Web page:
but as regards their own personal character, it was only because you could not have followed me so easily, that I did not take the Greek women instead of Shakespeare's; and instance, for chief ideal types of human beauty and faith, the simple mother's and wito's heart of Andromache; the divine, yet rejected wisdom of Cassandra; the playful kindness and simple princess-lifo of happy Nausicaa; the housewifely calm of that of Penclope, with its watch upon the sea; the ever patient, fearless, hopelessly devoted piety of the sister, and daughter, in Antigone; the howing down of Iphigenia, lamb-like and silent; and, finally, the expectation of the resurrection, made clear to the soul of the Greeks in the return from her grave of that Alcestis, who, to save her husband, had passed calmly through the bitterness of death.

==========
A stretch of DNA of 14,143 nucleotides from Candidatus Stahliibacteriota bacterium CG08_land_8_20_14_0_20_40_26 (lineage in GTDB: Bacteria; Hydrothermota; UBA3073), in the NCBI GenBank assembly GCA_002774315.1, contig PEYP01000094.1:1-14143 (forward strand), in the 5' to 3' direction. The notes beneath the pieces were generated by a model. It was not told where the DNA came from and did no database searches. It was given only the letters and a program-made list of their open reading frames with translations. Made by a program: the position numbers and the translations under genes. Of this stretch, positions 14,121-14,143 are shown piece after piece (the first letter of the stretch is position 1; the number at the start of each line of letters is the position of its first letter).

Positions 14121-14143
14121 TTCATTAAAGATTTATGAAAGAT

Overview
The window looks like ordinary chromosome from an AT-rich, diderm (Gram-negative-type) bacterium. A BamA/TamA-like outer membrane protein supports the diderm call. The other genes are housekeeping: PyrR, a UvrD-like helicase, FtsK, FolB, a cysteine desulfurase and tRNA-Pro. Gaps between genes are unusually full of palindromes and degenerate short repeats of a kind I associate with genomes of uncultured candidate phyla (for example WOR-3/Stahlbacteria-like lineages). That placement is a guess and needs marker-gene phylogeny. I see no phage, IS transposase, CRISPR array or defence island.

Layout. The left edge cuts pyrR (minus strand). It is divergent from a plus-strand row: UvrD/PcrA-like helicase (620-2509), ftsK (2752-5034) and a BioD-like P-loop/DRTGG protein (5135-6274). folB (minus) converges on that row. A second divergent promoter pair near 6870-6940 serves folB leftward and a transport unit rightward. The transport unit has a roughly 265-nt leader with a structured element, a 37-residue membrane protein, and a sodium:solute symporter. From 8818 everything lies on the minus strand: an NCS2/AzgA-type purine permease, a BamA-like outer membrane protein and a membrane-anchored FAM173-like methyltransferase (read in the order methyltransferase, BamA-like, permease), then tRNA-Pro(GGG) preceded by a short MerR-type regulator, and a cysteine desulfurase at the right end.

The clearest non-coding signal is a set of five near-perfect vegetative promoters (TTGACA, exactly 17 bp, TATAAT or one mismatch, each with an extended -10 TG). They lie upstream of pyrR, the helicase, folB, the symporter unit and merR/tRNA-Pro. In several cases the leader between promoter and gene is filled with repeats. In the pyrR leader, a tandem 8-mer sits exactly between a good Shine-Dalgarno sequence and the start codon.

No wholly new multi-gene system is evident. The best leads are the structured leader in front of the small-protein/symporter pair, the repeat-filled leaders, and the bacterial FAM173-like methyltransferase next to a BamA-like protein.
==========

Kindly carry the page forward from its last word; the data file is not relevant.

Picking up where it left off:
Now I could multiply witness upon witness of this kind upon you if I bad time. I would take Chaucer, and show you why he wrote a Legend of Good Women; but no Legend of Good Men. I would take Spenser, and show you how all bis fairy knights are sometimes deceived and sometimes vanquished; but the soul of Una is never darkened, and the spear of Britomart is never broken. Nay, I could go back into the mythical teaching of the most ancient times, and show you how the great people, by one of whose princesses it mas appointed that the Law. giver of all the earth should be educated, rather than by his own kindred ;-how that great Egyptian people, wisest then of nations, gave to their Spirit of Wisdom the form of a woman; and into her hand, for a symbol, the weaver's shuttle: and how the name and the form of that spirit, adopted, believed, and obeyed by the Greeks, became that Athena of the olive-helm, and cloudy shield, to whose faith you owe, down to this date, whatever you hold most precious in art, in literature, or in types of national virtue.